Worried That the Stock Market Is About to Crash? You Should Listen to What Warren Buffett Has to Say

Stock markets around the world have been on the rise.

In the US, a widely-followed market barometer, the Dow Jones Industrial Average, climbed above the 20,000 mark for the first time ever in January. At home, the SPDR STI ETF (SGX: ES3) – a proxy for Singapore’s market barometer, the Straits Times Index (SGX: ^STI) – has risen almost 22% since hitting a low in mid-February last year.

The rise in stock prices can be both exciting and scary at the same time. To some, a rapid rise is a sign that the market is poised for a crash.

The Oracle of Omaha speaks

In his latest annual report, multi-billionaire Warren Buffett, an investor with a phenomenal multi-decade track record of investing success, shared some thoughts about market declines. He wrote:

“Moreover, the years ahead will occasionally deliver major market declines – even panics – that will affect virtually all stocks.”

Buffett sets the expectations here. Market declines can affect all stocks. However, he was also quick to add (emphasis is mine):

“No one can tell you when these traumas will occur – not me, not Charlie [his business partner], not economists, not the media. Well, I would say they don’t know, and I don’t know.”

Historically, stock markets have declined from time to time. In the 22 years stretching from  1993 to 2014, the Straits Times Index has suffered yearly peak-to-trough declines  of 20% or more in nine years.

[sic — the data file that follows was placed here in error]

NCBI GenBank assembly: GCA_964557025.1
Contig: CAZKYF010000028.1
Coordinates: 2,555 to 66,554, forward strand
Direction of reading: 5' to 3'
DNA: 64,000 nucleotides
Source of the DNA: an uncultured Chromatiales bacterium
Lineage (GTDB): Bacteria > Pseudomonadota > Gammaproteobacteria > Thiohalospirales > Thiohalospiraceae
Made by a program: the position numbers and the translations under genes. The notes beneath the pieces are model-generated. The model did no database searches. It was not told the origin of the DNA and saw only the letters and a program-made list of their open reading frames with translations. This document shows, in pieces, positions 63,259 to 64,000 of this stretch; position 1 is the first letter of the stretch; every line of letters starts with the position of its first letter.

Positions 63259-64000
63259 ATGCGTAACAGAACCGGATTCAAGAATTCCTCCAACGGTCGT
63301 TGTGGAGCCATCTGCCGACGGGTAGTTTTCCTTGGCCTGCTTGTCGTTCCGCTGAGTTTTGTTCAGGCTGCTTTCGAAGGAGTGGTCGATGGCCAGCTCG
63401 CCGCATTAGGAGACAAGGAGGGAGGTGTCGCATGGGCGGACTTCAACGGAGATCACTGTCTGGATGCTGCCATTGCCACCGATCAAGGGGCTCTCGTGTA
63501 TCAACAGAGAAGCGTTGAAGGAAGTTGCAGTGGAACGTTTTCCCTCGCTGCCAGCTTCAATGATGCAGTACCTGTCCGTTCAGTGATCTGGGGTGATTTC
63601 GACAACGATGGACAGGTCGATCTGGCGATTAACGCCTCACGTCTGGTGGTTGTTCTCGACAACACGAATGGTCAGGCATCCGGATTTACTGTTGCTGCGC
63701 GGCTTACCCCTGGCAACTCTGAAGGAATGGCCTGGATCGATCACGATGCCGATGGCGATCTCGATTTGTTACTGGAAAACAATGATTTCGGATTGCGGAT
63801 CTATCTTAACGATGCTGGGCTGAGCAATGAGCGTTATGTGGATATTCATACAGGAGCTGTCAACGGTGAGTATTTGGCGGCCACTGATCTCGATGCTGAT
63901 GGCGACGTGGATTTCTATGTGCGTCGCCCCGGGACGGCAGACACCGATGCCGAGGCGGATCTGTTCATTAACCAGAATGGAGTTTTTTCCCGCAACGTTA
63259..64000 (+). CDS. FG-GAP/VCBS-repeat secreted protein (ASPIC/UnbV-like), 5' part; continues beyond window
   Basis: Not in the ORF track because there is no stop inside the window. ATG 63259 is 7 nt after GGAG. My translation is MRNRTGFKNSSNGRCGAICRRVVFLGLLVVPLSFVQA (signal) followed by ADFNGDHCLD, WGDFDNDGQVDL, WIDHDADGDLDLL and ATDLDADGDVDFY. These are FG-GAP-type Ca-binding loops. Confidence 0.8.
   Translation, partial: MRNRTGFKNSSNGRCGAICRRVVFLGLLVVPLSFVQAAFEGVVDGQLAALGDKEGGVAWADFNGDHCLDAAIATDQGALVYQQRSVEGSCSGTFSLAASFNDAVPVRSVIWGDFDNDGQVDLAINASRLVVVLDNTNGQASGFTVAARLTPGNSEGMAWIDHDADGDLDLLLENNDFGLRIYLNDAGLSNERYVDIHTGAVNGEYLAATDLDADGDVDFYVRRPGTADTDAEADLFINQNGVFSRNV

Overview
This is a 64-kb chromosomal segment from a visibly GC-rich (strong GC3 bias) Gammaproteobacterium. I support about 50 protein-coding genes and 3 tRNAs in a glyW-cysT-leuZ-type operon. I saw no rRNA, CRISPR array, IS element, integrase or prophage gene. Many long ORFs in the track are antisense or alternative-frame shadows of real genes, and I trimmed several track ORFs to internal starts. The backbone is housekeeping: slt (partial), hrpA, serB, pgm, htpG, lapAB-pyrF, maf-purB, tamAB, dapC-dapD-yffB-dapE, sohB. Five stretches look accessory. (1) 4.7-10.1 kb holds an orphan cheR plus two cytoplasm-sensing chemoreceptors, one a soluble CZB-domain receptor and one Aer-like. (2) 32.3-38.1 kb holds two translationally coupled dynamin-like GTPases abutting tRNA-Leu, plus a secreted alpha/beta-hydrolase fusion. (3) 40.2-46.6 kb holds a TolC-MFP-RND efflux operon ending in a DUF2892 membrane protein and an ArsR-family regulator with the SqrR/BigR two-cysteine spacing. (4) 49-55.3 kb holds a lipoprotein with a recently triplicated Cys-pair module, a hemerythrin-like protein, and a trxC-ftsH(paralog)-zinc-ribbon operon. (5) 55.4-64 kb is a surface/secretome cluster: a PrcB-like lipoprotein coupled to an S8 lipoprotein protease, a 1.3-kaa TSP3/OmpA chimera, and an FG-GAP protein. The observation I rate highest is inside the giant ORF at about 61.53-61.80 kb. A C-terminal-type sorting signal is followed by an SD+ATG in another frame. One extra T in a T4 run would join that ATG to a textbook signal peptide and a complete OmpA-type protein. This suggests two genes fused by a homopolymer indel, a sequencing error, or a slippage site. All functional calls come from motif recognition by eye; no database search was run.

But knowing that declines will happen in the future and predicting when stocks will fall are two very, very different things. Buffett has made it clear that no one will know for sure when stocks will decline.  

Instead of worrying over when the next downturn will come, Buffett implied that we should be thinking about how to get ready when it happens. In his own words, he wrote:  

“Every decade or so, dark clouds will fill the economic skies, and they will briefly rain gold. When downpours of that sort occur, it’s imperative that we rush outdoors carrying washtubs, not teaspoons.”

Future declines often look like risks. But declines in the past have been opportunities to pick up shares of good companies on the cheap. Or as the tweet below from Morgan Housel says:

Investors would do well to listen to what Buffett has shared.

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The information provided is for general information purposes only and is not intended to be personalised investment or financial advice. Motley Fool Singapore contributor Chin Hui Leong doesn’t own shares in any companies mentioned.